House Training Other Than Potty Training

Teaching your puppy how to act in the house

House training consists of more than just teaching your dog to go outside. It encompasses every aspect of your dog’s behavior in the house. Again, supervision is the key to training your puppy.
  • Appropriate chews: Puppies will chew. If we don’t teach the puppy what is appropriate to chew, it will find something on its own (e.g., a roll of toilet paper is great fun to a puppy). Redirection (see “Tips and Techniques,” below) is a powerful tool to teach appropriate chewing.
  • Where to lie: Some dog owners are very strict about where their dog lies, and only allow it to lie in its designated area. Others are more lenient and allow the dog on some furniture. Whatever rule you want to set, now is the time to do it. Keep in mind the size of your full grown dog when you do this. For example, if you have a Great Dane and allow it in bed with you, once it’s full grown, you might end up on the floor unexpectedly some night.
  • Dinner time: You also need to decide how you want your dog to act at dinner time–yours and theirs. Dogs are capable of containing themselves around food, no matter what they might lead you to believe. My dogs are required to lie down and stay before they get their food. They can only eat after the release command is given. This leads to acceptable (though not always perfect) behavior. At our dinner time, the dogs are ignored. If they are too intrusive, they must leave the room. Never feed a dog from the table. That look of hopefulness is actually a dominance stare.
  • Tip: Teaching Moments

    Just as any good teacher will tell you, the best teaching moments are often unplanned. Be aware and work training into your everyday routine when you can.

Chew Toys Are Essential

Puppies will chew just as surely as the sun rises each morning. So, we as dog owners, must teach the dog to chew appropriate things. Thus, chew toys are essential. Stuffed animals will work, but one must be careful that the toy is sturdy enough to hold up to chewing because the stuffing is a choking hazard and that there are no small parts, like eyes, that could be ingested. Another consideration is that when teaching the puppy what to chew, it may not be able to tell the difference between old and new (like an old shoe vs. a new shoe). It would be unfair to punish the dog for chewing a shoe of any type if you have trained it that chewing on shoes is OK.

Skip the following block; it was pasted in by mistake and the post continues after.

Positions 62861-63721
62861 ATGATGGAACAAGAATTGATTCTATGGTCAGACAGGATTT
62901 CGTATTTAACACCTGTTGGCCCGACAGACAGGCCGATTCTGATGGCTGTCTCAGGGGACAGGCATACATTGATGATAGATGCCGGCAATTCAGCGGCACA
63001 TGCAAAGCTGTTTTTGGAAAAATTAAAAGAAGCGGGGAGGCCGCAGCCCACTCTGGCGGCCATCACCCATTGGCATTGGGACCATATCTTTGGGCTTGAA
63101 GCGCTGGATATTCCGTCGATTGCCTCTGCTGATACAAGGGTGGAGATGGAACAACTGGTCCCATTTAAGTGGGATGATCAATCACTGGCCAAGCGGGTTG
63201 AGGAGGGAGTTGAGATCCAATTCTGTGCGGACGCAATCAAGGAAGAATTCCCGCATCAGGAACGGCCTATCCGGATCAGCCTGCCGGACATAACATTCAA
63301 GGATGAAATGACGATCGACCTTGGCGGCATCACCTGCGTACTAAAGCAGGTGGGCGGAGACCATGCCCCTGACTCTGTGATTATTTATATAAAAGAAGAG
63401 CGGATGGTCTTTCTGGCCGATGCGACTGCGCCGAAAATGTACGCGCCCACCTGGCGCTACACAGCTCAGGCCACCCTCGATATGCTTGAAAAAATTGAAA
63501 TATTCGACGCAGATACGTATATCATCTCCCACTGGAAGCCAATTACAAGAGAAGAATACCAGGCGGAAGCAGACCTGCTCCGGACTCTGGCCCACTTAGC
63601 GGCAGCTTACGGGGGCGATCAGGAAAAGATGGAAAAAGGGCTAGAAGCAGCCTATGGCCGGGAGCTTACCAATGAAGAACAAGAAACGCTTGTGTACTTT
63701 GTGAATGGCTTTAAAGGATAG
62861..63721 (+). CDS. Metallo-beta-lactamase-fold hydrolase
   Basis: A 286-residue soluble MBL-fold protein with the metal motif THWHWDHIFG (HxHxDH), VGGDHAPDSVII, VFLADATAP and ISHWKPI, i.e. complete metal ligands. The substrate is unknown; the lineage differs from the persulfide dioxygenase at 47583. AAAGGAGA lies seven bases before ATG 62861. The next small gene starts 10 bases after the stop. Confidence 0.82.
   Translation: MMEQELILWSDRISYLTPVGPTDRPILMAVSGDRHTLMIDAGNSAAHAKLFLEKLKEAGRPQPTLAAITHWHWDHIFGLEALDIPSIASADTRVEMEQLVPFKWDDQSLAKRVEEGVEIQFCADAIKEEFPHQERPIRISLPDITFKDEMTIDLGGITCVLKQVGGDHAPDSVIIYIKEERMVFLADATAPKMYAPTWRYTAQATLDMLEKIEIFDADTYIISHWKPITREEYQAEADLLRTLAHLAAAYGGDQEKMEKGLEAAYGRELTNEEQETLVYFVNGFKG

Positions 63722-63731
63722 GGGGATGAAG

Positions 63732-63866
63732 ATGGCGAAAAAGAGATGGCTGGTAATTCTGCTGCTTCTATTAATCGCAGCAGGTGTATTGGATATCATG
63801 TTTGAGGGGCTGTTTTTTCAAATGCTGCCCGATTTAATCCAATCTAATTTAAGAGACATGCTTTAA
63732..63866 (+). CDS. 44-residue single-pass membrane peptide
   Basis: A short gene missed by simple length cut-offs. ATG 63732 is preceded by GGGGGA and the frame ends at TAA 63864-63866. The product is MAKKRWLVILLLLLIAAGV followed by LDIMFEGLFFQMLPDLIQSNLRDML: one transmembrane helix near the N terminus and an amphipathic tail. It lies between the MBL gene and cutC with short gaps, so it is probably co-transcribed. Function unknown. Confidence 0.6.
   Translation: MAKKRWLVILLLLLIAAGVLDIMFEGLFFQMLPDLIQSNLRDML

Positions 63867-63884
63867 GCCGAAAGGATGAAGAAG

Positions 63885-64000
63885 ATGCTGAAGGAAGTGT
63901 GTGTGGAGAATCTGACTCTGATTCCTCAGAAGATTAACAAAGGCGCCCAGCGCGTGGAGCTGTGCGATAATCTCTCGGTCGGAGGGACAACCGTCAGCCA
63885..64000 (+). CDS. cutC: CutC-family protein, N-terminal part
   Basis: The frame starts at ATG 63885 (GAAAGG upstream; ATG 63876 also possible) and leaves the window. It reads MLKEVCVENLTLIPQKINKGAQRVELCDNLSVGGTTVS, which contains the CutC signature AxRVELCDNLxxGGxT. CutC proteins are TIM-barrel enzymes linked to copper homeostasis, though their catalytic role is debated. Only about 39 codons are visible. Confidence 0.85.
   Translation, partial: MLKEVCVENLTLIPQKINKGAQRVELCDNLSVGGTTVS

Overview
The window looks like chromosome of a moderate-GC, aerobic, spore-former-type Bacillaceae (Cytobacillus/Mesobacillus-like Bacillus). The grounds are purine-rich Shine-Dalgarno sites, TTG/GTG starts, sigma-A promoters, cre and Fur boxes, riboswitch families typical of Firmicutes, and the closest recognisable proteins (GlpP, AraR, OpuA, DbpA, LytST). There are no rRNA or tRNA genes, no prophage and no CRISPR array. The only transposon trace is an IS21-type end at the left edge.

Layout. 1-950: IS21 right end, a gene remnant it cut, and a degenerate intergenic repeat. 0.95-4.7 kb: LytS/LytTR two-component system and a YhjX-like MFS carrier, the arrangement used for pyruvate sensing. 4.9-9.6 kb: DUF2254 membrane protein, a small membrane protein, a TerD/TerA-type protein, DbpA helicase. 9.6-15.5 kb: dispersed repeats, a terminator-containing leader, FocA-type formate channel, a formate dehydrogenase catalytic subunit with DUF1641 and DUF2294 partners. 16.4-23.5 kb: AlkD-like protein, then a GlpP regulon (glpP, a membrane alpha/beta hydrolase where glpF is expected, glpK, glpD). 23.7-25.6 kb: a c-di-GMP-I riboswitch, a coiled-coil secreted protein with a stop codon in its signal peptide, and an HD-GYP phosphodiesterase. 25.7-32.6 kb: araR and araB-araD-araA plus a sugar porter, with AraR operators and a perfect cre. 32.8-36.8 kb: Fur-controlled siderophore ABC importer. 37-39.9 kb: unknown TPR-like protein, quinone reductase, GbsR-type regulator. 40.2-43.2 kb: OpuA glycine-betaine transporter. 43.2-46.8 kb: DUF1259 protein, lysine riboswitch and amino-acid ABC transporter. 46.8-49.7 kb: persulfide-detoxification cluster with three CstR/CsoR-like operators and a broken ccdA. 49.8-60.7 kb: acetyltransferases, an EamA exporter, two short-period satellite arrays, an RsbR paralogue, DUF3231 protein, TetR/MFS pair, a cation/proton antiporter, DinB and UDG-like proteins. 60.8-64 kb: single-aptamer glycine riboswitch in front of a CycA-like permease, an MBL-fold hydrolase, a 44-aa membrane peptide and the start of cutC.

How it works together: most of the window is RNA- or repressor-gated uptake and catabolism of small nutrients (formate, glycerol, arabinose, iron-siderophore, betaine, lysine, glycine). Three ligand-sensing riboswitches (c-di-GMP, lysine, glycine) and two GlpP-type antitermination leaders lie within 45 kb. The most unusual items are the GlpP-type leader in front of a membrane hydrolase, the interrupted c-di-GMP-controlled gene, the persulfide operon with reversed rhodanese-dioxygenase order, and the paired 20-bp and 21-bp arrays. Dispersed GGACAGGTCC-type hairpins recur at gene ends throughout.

House Training Tips and Techniques

The following are combat-tested tips and techniques proven to aid in house training a dog. Not every strategy will be effective with every dog, so try a few until you find something that works.
    • Redirection: Redirection is especially useful to teach which objects are chew toys and which are not. In this technique, when the puppy is chewing something inappropriate, the object is taken away, and “no” is said gruffly and in a low-pitched voice. Then, a chew toy is given to the puppy and “chew this” or something to that effect is said in a high-pitched, sweet voice. This technique works well because puppies are usually happy to chew on anything in front of them.
    • Tethering: Tethering is a technique that helps in the supervision part of training a puppy. A lightweight leash is attached to the puppy’s collar and the other end is attached to you (on a belt, for example). This way, the puppy cannot wander too far without you knowing about it. Since a high degree of supervision is necessary for house training, this technique can be very useful.

Use Punishment Sparingly
Only use negative reinforcement if the dog knows it has broken a rule. It is unfair and counterproductive to punish a dog when the dog doesn’t know why it is being punished.

  • Time outs: With some dogs, time outs can be very useful. When the puppy understands that it is not supposed to do something but does it anyway, time outs are appropriate. This works just like it does with kids. Confine the puppy and then make it stay for a prescribed amount of time. This works well with Zeus, my older miniature pinscher. He puts himself in time out when he gets caught; it doesn’t work with my younger dog, Athena, though. She is happy and proud of whatever she does. Note: some dog trainers will tell you that you should never use a dog’s carrier (safe place) for punishment. This may be true with some dogs, but in my experience, using their carrier for time outs has been useful. It is like sending a child to his or her room. Do what works for you and your dog.